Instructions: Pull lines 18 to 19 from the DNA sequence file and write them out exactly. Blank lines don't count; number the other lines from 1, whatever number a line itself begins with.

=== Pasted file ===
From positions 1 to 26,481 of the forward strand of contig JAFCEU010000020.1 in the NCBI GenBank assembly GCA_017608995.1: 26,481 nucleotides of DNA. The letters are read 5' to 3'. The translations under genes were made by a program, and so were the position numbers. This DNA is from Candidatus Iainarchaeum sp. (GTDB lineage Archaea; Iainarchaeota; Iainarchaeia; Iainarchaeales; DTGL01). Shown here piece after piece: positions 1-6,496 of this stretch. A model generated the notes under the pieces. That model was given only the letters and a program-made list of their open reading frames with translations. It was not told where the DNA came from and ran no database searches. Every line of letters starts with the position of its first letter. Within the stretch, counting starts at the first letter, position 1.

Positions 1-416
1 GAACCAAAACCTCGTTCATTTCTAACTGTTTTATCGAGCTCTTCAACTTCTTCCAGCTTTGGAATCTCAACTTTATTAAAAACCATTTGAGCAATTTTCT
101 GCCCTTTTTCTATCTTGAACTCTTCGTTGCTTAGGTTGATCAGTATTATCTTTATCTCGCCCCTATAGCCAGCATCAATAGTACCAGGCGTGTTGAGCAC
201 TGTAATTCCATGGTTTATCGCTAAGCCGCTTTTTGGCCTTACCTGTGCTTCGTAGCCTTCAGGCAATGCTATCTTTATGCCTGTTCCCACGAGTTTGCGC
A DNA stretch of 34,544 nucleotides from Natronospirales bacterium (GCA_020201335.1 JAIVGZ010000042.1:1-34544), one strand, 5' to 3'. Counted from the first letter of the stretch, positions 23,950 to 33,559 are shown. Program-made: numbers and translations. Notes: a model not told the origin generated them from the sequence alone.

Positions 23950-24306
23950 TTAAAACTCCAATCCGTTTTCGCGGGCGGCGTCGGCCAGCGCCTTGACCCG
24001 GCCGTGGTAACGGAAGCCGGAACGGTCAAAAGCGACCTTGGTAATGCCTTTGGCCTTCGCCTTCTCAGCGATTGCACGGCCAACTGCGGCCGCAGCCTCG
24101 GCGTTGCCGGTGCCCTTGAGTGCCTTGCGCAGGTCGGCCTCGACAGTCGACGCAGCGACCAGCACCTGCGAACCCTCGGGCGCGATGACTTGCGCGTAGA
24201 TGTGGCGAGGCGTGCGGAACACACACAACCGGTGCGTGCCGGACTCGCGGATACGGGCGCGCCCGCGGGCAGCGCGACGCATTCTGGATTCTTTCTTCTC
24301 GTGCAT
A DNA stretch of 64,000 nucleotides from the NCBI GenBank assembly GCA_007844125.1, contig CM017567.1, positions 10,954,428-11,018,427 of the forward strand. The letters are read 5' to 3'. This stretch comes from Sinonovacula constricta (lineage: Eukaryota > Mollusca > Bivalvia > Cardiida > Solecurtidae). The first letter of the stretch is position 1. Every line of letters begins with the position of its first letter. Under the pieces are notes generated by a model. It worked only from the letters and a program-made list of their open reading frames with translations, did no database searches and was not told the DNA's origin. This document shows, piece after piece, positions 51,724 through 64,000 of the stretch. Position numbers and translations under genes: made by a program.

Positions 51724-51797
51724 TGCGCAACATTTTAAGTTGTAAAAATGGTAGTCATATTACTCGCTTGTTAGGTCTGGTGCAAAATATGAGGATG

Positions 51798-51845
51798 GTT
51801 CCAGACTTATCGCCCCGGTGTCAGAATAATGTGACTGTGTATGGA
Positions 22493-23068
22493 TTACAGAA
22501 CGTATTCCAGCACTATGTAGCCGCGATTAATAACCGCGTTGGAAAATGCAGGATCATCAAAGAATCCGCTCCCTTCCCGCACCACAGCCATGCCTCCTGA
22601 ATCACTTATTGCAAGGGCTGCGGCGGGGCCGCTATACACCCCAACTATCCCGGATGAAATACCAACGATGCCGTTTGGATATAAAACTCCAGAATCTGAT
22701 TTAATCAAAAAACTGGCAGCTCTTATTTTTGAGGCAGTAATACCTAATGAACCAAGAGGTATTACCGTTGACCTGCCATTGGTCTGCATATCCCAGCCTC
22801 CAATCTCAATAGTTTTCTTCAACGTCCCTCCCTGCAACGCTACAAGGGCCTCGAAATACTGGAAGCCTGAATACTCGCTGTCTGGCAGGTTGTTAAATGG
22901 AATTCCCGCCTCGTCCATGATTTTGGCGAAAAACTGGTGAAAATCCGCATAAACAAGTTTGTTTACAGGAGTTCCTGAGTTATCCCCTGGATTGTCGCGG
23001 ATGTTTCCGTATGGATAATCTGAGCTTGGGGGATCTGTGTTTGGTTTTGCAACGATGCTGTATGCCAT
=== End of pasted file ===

51801 CCAGACTTATCGCCCCGGTGTCAGAATAATGTGACTGTGTATGGA
Positions 22493-23068